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Oyster Bay, MTA at odds over resident-only spots at garages for LIRR commuters 

The MTA and Oyster Bay Town have been

The MTA and Oyster Bay Town have been in talks for years about the construction of new multistory parking facilities for LIRR commuters, one of which is proposed at this lot near West John and West Barclay streets.   Credit: Google Maps

Oyster Bay officials want the Metropolitan Transportation Authority to replace any town resident-only parking spaces that would be displaced by new parking garages at the Hicksville train station.

The MTA and the town have been in talks for years about the construction of new multistory parking facilities that would create more than 1,000 parking spaces on town-owned properties, currently used as surface parking lots, that require motorists to have a town-issued permit. 

“There will be no net loss of resident-only spots,” Oyster Bay Town Supervisor Joseph Saladino said Tuesday.

An MTA spokeswoman said in an email last year that the agency’s policy is “not to restrict customers from parking based on residency.”

“If we build a parking facility using state or federal funds, parking must be open to the general public,” Meredith Daniels wrote at the time.

On Wednesday, Daniels said discussions are ongoing.

“We continue to work on ways to improve access to stations including Hicksville and have been in discussions with the town to explore opportunities, but this is a dialogue that continues with no official plans at this point in time,” she wrote in an email.

Town spokesman Brian Nevin said Tuesday that the town does not "want to take a step back on resident-only parking.”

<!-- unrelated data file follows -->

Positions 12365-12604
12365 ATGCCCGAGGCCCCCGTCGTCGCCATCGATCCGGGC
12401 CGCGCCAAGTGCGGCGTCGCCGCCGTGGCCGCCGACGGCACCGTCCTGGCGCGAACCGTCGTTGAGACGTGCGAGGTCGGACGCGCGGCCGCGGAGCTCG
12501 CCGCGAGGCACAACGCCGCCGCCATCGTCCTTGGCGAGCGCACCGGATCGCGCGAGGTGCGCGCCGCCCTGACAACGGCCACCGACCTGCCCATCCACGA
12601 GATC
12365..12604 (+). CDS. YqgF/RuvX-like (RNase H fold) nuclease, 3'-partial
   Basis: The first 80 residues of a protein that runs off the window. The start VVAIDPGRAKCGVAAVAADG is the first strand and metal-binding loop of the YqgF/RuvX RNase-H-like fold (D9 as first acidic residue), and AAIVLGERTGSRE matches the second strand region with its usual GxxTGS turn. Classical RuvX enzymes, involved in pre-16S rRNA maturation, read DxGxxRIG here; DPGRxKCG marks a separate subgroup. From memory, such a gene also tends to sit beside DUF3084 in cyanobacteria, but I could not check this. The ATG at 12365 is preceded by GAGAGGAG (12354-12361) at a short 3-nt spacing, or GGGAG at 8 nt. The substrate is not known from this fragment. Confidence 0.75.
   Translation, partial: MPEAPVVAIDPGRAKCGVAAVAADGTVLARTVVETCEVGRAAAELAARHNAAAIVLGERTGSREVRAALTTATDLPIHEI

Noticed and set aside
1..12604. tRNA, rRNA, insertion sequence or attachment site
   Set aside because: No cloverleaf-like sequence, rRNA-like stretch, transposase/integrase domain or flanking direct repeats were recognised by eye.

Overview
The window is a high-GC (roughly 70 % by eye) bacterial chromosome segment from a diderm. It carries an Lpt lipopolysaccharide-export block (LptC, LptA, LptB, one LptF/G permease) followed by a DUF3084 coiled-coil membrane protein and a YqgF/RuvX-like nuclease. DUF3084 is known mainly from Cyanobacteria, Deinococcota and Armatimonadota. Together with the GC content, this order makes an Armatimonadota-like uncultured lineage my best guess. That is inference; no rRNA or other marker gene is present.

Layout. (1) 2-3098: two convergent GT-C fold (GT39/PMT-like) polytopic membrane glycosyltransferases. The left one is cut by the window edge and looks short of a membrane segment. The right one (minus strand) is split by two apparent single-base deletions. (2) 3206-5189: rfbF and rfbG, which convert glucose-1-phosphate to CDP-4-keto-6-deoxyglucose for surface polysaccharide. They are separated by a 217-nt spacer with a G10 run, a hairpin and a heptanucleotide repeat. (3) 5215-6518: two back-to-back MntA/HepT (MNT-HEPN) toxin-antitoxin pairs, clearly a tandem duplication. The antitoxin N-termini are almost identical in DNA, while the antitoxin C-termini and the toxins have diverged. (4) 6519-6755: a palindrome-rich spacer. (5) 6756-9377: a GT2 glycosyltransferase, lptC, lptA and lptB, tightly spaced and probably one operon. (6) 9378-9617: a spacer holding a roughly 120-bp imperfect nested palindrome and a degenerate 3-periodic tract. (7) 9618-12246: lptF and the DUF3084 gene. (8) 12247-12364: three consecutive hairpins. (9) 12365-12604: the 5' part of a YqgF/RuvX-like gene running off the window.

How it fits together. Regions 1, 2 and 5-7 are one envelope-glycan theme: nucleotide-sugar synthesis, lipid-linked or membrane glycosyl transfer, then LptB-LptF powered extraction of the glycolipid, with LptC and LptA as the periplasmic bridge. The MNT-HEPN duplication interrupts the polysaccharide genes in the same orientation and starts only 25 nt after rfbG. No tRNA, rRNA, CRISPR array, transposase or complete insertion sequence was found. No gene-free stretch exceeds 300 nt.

“The only expectation we’ve always had is if you’re going to build on, let’s say, 100 current resident spots, then we still have those 100 for residents,” Nevin said.

Sen. James Gaughran (D-Huntington) said Wednesday that a compromise on the resident-only parking could be worked out. 

“The MTA needs to figure out how they can accommodate local communities to make their stations as accessible as possible, and sometimes it has to be done with some set-asides,” Gaughran said.

The proposal for new parking facilities to serve the Hicksville station has undergone changes since an environmental impact statement for the MTA's Third Track project — to build an additional LIRR track on the Main Line between Floral Park and Hicksville — was finalized in 2017. The original plan envisioned the MTA building two parking garages on a pair of existing town surface lots on West Barclay Street that would have provided a total of 1,283 parking spaces. 

That approach was changed under a 2018 state-funded plan to revitalize downtown Hicksville. The newer proposal envisioned four parking garages on West Barclay Street to provide a total of 2,156 spaces, with one or two of the garages being built by the MTA. The new garages would eliminate 884 existing spots, according to the proposal. Under that plan, which would also add commercial and residential development to the street, funding for the garages would come from the MTA, town and private developers.

Saladino on Tuesday called on the state to pay for the garages to alleviate the parking shortage around the station.

“The real long-term answer is for the state to step up with their promise and build the parking garages as they had suggested,” Saladino said.

Two other MTA parking garages in the Third Track plan — in Mineola and Westbury — are expected to be completed this year, according to MTA spokeswoman Daniels.